Delegation isn't effective if you're constantly worried about whether something will really get done. Here's how to set up accountability systems to put your mind at ease.
- A big part of the reason we delegate is to get particular tasks off our minds so we don't have to worry about them anymore. But that only works if you're certain something will really get done. Otherwise it creates an open loop and you're still worrying about it endlessly. Here's how to set up systems to put your mind at ease. First, you'll want to create a tracking mechanism that you and the person you're delegating to can use together. There's no one right answer for this. But there is a wrong answer, and that is email. If you're constantly shooting notes over to the person and saying, hey, can you do this, it's easy to lose track of what you asked for.
And you're relying on them 100% to keep track of it, which, let's be honest, may or may not be a good idea. Instead, use a shared system you can both access that provides an official record of what they're working on. You could use something as simple as a shared spreadsheet you can access in the cloud. Or some kind of project management software. Whatever it is, make sure you can both access it at any time, to check what's on the list. Next, make sure that you're receiving regular status updates for every project. To make that easy, you could standardize a memo format, for instance.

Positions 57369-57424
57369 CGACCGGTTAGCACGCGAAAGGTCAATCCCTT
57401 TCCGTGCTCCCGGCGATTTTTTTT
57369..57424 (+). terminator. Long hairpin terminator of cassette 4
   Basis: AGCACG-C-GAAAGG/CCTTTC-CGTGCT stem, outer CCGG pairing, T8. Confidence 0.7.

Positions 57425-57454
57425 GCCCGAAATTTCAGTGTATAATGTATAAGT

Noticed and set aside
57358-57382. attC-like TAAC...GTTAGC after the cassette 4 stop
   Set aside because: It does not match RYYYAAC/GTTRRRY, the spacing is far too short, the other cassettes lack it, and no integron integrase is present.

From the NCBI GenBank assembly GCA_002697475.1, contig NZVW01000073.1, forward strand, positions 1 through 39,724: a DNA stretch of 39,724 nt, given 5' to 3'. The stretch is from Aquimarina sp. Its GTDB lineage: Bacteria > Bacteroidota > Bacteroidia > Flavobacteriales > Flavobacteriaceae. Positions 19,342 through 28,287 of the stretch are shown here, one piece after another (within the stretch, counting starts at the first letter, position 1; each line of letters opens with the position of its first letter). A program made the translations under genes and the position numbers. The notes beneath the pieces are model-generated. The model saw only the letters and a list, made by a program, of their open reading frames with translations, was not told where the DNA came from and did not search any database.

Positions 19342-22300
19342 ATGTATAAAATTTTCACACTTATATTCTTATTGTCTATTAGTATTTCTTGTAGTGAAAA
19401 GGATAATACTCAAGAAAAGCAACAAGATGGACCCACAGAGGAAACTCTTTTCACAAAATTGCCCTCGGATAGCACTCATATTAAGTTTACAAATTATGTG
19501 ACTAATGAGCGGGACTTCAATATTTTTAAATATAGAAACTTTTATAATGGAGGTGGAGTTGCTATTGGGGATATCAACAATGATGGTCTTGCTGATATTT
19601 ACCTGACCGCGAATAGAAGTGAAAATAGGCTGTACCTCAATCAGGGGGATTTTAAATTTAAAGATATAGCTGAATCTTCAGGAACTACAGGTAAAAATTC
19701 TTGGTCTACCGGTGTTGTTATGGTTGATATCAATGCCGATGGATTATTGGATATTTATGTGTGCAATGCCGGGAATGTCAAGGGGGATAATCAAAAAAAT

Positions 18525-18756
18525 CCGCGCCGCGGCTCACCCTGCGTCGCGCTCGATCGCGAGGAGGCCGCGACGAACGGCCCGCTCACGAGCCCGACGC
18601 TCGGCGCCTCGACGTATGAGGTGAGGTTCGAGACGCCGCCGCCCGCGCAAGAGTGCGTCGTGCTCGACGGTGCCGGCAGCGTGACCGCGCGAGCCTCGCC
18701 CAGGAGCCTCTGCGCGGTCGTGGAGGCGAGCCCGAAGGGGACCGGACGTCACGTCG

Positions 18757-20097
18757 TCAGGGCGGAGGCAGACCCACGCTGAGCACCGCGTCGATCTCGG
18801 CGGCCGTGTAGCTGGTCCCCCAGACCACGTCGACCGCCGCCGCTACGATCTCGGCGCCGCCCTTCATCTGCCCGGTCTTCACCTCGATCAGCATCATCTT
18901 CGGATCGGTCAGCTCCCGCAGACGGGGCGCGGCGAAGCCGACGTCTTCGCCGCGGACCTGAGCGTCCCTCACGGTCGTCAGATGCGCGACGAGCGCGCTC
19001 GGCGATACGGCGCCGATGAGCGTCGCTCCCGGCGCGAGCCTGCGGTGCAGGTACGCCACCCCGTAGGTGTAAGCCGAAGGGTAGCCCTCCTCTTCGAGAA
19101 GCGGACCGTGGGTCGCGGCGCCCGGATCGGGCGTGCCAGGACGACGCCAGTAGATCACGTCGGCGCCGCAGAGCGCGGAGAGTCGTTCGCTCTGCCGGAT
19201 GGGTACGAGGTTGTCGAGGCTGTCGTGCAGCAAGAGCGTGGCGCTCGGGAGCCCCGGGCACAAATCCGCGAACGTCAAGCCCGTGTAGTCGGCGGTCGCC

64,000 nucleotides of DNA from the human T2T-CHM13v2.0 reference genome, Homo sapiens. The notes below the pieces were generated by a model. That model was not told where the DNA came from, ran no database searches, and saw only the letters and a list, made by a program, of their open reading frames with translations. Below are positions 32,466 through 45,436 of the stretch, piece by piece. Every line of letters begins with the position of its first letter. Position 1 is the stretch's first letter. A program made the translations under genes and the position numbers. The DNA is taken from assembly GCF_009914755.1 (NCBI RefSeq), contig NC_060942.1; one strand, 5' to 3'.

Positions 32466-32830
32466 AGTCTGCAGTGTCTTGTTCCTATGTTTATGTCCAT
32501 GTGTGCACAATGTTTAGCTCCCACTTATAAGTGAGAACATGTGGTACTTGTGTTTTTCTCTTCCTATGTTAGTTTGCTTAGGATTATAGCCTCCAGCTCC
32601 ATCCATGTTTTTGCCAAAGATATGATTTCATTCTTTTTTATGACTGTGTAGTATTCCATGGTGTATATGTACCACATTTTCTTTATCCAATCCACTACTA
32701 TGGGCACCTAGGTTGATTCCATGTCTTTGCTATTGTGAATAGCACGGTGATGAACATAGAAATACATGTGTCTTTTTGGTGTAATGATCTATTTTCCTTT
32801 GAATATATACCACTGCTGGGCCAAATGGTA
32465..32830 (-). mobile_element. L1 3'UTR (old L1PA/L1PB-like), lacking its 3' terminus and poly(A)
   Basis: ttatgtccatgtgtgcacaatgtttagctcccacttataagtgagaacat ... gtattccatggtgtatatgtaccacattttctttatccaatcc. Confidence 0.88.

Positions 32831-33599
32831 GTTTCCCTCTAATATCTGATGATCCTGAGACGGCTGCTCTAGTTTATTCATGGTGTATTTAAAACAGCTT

If you have an in-person check-in meeting every week, you could ask your employee to email you the update memo the day before, so you can be especially efficient during the meeting and hone in on any problem areas. For instance, if a project is due soon, and your employee reports for two consecutive weeks that the status is waiting for documents from Meda, that's helpful information, because you can ask, why haven't you gotten the documents? And did you call Meda to ask? And if Meda's out on vacation, why don't you get them from her coworker? Tracking projects every week, on paper, helps make sure you avoid at least the stupid bottlenecks.
Finally, you've been tracking the projects diligently, so don't falter at the last step. It's important to make sure that nothing comes off the list until both you and your employee agree that the project is done. They might have a liberal interpretation. Well, I emailed it to you and you didn't write back to say there was anything wrong with it. No, at your check-in meetings that happen in-person, you review all the projects together and only then, do you both make the determination that something is actually complete.
That ensures, not just that it's done, but also done well.